Conclusions: This systematic review identified variability in the reported incidence of sudden cardiac death in the young across studies. Most studies reported an incidence between one and two cases per 100 000 person-years.

Prospero Registration Number: CRD42019120563.
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http://dx.doi.org/10.1136/bmjopen-2020-040815DOI Listing
http://www.ncbi.nlm.nih.gov/pmc/articles/PMC7542928PMC
October 2020

Monitoring indirect impact of COVID-19 pandemic on services for cardiovascular diseases in the UK.

Heart 2020 12 5;106(24):1890-1897. Epub 2020 Oct 5.

The University of Edinburgh Usher Institute of Population Health Sciences and Informatics, Edinburgh, UK

Objective: To monitor hospital activity for presentation, diagnosis and treatment of cardiovascular diseases during the COVID-19) pandemic to inform on indirect effects.

Methods: Retrospective serial cross-sectional study in nine UK hospitals using hospital activity data from 28 October 2019 (pre-COVID-19) to 10 May 2020 (pre-easing of lockdown) and for the same weeks during 2018-2019. We analysed aggregate data for selected cardiovascular diseases before and during the epidemic. We produced an online visualisation tool to enable near real-time monitoring of trends.

Results: Across nine hospitals, total admissions and emergency department (ED) attendances decreased after lockdown (23 March 2020) by 57.9% (57.1%-58.6%) and 52.9% (52.2%-53.5%), respectively, compared with the previous year. Activity for cardiac, cerebrovascular and other vascular conditions started to decline 1-2 weeks before lockdown and fell by 31%-88% after lockdown, with the greatest reductions observed for coronary artery bypass grafts, carotid endarterectomy, aortic aneurysm repair and peripheral arterial disease procedures. Compared with before the first UK COVID-19 (31 January 2020), activity declined across diseases and specialties between the first case and lockdown (total ED attendances relative reduction (RR) 0.94, 0.93-0.95; total hospital admissions RR 0.96, 0.95-0.97) and after lockdown (attendances RR 0.63, 0.62-0.64; admissions RR 0.59, 0.57-0.60). There was limited recovery towards usual levels of some activities from mid-April 2020.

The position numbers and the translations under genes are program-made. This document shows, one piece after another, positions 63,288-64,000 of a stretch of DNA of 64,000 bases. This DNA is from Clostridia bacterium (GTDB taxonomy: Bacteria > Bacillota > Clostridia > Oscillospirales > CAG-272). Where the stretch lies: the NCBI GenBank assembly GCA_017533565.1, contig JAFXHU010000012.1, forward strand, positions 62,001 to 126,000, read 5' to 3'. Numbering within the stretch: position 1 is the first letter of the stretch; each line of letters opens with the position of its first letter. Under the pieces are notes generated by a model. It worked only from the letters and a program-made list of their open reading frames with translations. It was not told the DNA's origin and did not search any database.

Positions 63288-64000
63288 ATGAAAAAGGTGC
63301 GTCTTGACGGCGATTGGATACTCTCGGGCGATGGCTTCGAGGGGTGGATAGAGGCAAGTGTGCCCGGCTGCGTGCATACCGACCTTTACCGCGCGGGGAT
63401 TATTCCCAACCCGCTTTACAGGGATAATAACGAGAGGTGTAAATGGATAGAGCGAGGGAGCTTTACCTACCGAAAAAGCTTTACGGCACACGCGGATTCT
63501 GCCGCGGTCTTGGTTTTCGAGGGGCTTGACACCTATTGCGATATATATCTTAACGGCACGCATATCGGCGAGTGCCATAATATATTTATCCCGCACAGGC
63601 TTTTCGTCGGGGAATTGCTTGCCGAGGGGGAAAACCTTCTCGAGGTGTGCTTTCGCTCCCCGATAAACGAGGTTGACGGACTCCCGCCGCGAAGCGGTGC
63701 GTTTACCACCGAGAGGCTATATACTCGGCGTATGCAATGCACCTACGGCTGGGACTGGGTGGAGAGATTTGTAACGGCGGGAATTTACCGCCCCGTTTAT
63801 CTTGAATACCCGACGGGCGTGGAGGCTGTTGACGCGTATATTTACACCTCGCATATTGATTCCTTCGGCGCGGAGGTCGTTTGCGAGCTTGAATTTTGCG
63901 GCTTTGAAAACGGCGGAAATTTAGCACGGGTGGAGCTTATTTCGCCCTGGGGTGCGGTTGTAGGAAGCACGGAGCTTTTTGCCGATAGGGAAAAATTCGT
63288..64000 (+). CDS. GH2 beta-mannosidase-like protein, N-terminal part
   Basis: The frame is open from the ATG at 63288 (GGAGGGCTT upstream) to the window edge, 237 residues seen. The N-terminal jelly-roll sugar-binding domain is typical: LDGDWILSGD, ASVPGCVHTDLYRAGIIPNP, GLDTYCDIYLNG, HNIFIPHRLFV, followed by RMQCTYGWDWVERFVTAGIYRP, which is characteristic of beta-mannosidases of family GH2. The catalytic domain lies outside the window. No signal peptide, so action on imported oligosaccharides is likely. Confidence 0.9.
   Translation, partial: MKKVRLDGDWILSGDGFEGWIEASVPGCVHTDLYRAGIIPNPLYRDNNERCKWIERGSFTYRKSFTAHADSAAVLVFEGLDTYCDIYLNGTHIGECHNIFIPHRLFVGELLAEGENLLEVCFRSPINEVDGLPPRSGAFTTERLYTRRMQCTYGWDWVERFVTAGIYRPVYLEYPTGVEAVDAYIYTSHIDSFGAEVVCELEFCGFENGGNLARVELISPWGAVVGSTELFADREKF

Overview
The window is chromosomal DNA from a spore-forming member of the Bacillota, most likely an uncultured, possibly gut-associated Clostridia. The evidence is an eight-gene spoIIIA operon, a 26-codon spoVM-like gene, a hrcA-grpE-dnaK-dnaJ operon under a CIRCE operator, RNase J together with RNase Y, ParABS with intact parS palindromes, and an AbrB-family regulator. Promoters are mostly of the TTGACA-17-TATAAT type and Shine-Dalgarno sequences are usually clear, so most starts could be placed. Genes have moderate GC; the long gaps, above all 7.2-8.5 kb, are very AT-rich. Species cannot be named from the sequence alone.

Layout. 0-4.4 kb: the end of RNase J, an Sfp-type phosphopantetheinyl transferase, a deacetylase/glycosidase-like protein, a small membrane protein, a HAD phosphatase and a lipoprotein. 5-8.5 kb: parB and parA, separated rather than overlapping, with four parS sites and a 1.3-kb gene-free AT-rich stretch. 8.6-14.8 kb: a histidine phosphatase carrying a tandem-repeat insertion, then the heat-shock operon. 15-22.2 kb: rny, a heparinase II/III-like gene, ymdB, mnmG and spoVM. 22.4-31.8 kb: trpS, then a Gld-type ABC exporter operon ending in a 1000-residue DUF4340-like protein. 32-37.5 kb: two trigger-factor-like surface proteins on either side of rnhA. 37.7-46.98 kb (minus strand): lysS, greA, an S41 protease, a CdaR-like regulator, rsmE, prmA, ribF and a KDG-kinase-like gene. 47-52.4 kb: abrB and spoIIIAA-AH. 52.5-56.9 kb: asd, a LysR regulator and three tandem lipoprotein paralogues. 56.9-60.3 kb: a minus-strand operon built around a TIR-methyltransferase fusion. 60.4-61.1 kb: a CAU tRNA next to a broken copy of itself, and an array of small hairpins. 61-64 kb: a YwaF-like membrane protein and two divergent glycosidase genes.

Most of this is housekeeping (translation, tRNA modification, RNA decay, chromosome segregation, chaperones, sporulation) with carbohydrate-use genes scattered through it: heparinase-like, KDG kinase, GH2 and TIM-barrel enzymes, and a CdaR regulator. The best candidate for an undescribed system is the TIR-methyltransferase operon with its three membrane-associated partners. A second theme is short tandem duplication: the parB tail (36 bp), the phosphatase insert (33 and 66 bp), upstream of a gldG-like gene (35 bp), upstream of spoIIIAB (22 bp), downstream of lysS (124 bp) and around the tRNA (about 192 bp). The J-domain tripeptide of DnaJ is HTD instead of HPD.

Conclusions: Substantial reductions in total and cardiovascular activities are likely to contribute to a major burden of indirect effects of the pandemic, suggesting they should be monitored and mitigated urgently.
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http://dx.doi.org/10.1136/heartjnl-2020-317870DOI Listing
http://www.ncbi.nlm.nih.gov/pmc/articles/PMC7536637PMC
December 2020

Impact of Right Ventricular Dysfunction on Mortality in Patients Hospitalized With COVID-19, According to Race.

CJC Open 2021 Jan 20;3(1):91-100. Epub 2020 Sep 20.

Department of Cardiology, Queen Elizabeth Hospital Birmingham, University Hospitals Birmingham NHS Foundation Trust, Edgbaston, Birmingham, United Kingdom.

Background: Epidemiologic studies suggest that Black, Asian, and minority ethnic (BAME) patients may be at risk of worse outcomes from coronavirus disease-2019 (COVID-19), but the pathophysiological drivers for this association are unknown. This study sought to investigate the relationship between findings on echocardiography, mortality, and race in COVID-19 pneumonia.

Methods: This was a multicentre, retrospective, observational study including 164 adults (aged 61 ± 13 years; 78% male; 36% BAME) hospitalized with COVID-19 undergoing echocardiography between March 16 and May 9, 2020 at 3 days (interquartile range 2-5) from admission. The primary outcome was all-cause mortality.

Results: After a median follow-up of 31 days (interquartile range 14-42 days), 66 (40%) patients had died. The right ventricle was dilated in 62 (38%) patients, and 58 (35%) patients had right ventricular (RV) systolic dysfunction. Only 2 (1%) patients had left ventricular (LV) dilatation, and 133 (81%) had normal or hyperdynamic LV systolic function. Reduced tricuspid annulus planar systolic excursion was associated with elevated D-dimer (ρ = -0.18,  = 0.025) and high-sensitivity cardiac Troponin (ρ = -0.30, < 0.0001). Reduced RV systolic function (hazard ratio 1.80; 95% confidence interval, 1.05-3.09;  = 0.032) was an independent predictor of all-cause mortality after adjustment for demographic and clinical risk factors. Comparing white and BAME individuals, there were no differences in echocardiography findings, biomarkers, or mortality.